Compared to others such as Ed, I feel like a pup in the woods! Ed, was one of the first I meant to jump and offer his help, back when I was first getting started.

There are some good folks on this forum and their advice is usually spot on!! Folks like me, make offers at advice because I know how hard it was to find this advice when I first started. I also remember I had to make some mistakes on my own to figure out,

Oh,................ that is what they were talking about!!:eek::D



I have this feeling the next question you are going to get asked is what kind of steel you are using?? Matching the steel to the process is very important. Different steels have different temps the like to be worked as well different steels have different needs when it comes to quench and HT!

Peanut oil probably is not as good as say Canola oil, and quenches such as Parks are better for other steels. Knowing your steel allows you to look up the parameters at which you can get maximum potential out of that particular steel! This is where mystery steel falls into the mix of information. If you have no sure way of knowing the steel you are using is a given type of steel, then it is just a shot in the dark to get the full potential of that steel.

So I know a bunch of folks are going to say, well I used transmission fluid, peanut oil, canola oil to quench my steel and I got real good results!! Did you how do you know that the steel reached the full potential of the steel possible. OK so enough of beating a dead horse!!
DeadHorse.gif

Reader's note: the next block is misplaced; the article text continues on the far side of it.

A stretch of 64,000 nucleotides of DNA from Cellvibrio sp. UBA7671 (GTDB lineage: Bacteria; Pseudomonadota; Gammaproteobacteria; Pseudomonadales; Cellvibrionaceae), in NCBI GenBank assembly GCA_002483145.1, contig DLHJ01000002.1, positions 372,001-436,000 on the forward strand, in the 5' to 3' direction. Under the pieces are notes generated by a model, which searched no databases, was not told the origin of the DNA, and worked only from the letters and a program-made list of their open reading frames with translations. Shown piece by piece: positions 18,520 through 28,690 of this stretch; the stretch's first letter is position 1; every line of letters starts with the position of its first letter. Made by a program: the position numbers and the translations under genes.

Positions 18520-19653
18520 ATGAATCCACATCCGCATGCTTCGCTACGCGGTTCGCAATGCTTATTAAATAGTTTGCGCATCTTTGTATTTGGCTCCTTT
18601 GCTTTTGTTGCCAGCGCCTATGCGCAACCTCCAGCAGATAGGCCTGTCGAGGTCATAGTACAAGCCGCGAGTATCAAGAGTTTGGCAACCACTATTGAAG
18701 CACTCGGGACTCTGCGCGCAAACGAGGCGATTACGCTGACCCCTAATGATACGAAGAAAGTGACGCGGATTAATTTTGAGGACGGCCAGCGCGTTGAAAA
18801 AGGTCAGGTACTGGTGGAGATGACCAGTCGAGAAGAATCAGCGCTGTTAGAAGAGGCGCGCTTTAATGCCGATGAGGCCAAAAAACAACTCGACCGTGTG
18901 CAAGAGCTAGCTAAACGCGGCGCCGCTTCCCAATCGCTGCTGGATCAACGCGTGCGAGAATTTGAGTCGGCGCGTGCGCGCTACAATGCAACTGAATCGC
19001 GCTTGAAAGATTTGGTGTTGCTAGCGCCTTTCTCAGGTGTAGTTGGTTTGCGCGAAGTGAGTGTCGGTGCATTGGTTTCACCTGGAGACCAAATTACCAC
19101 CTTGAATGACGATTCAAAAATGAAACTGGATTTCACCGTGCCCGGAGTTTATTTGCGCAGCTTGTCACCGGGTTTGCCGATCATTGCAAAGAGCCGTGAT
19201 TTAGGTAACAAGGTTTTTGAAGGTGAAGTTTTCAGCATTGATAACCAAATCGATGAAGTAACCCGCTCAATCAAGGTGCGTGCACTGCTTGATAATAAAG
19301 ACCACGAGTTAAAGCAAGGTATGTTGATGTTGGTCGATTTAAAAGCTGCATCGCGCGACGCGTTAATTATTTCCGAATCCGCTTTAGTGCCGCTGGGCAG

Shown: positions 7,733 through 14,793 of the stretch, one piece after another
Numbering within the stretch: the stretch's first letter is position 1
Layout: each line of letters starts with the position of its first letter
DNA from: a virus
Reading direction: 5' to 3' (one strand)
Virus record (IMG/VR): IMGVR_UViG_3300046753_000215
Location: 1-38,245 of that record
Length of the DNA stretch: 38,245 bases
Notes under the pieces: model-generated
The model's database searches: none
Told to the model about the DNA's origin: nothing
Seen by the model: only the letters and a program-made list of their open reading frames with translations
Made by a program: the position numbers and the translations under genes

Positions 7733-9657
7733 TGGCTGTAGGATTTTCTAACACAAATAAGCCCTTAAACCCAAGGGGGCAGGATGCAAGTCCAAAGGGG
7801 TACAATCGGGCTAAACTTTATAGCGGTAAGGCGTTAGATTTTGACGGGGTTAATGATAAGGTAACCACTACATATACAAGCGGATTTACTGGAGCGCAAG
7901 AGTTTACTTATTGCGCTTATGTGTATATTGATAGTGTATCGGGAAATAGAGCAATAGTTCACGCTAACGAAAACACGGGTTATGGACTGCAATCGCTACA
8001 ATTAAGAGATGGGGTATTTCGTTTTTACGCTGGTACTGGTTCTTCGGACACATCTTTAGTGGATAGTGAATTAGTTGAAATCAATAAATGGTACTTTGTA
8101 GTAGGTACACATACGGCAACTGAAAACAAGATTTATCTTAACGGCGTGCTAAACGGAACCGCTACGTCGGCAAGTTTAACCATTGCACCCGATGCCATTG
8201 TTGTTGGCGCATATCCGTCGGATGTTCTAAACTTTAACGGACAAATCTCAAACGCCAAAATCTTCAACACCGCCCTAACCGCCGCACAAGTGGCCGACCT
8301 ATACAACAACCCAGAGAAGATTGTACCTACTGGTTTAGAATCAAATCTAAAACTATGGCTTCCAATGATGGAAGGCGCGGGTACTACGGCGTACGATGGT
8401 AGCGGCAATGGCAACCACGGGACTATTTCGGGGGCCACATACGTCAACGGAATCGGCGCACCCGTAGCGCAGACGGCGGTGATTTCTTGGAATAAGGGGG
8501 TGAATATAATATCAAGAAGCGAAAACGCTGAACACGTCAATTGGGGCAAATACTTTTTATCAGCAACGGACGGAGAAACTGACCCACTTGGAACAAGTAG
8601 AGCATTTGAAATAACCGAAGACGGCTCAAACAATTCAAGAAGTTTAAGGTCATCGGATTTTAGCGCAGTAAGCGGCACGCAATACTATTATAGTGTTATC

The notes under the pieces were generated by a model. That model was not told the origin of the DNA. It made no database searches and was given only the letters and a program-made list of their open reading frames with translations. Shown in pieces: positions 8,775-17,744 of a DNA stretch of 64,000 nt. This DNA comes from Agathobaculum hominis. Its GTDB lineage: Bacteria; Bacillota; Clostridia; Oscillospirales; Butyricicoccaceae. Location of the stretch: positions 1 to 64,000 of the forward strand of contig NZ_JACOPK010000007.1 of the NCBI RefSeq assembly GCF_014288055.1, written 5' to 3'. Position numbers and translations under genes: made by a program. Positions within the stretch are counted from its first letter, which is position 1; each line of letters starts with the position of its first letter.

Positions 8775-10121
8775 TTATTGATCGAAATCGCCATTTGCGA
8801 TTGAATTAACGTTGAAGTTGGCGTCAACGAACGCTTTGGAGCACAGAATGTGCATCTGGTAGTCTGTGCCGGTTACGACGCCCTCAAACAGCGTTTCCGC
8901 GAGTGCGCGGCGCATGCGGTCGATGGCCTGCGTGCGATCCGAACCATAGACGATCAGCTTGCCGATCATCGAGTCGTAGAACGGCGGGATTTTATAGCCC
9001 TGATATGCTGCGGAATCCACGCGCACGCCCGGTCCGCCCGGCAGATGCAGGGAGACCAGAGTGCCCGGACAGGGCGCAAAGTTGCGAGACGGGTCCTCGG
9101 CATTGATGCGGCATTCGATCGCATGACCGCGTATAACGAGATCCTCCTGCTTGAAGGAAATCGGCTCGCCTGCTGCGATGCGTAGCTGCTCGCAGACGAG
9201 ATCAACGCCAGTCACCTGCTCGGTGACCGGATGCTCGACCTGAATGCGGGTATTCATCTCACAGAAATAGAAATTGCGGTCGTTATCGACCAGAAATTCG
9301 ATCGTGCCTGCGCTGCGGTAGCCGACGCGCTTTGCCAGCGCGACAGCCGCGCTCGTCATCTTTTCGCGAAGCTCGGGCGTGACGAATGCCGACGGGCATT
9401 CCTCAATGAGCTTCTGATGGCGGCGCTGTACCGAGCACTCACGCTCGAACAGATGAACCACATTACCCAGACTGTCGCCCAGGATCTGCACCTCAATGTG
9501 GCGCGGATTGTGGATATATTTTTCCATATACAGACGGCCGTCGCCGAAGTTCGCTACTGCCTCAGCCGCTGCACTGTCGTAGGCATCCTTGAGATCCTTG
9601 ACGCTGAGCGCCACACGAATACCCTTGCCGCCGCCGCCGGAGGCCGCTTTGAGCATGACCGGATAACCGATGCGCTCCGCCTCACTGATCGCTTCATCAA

I will take a step back and let others that know more than I try to get you the answers you need!!!
 

Kevin R. Cashen

Super Moderator
To be honest I stopped concerning myself with what other people quench into, unless they specifically ask me to guide them, when I learned over the years that dead horses aren’t the only things that take a beating when you get too involved and, to continue with the metaphor, that horse could be dead because while you may lead a horse to water…

With that said the only reason I asked about the quenchant is that almost any oil, unless specifically engineered not to, will cook out and leave deposits on hot steel. But if an actual quenching oil starts to do it, it is starting to break down and polymerize to form sludge during the quench and it is sign of the quenchant going bad. So, the reason I really wanted to ask was that the quenchants ability to properly cool the steel will go off on you before it reaches this point. So, these are all good things to know.

Peanut oil is one of the worst I have seen for leaving cooked on, black scale. I am not an organic chemist so I can’t tell you why, but I have not been happy with it anytime I visited another shop that used it.

The mystery steel thing is another battle that I just side step anymore, if some folks have their lives enriched by the added challenges and extra time given to just having fun with the repeated process, who am I to rob them of years more fun. So, generally, if there is a mystery steel thread I simply move on to something I can help people with without guessing or breaking out a deck of Tarot cards to suggest a heat treatment.
 
I will back Kevin, with regard to engineered quench oils going bad and cooking into a sludge. My Houghton Quench K gave me 6 great years of use before I started noticing a black "skin" forming on the blade. It would come off almost like a sheath. I felt that it had to affect cooling and confirmed it with hardness testing. I bought another pail of HQK and as expected, no skin. I keep it in a military cannon projectile tube with a sealed lid in hopes to extend life. The first time I bought this stuff in was $250CND... the last time I paid just over $400CND.... and you know what? I would do it again for another inflated price... that is how much of a difference it made.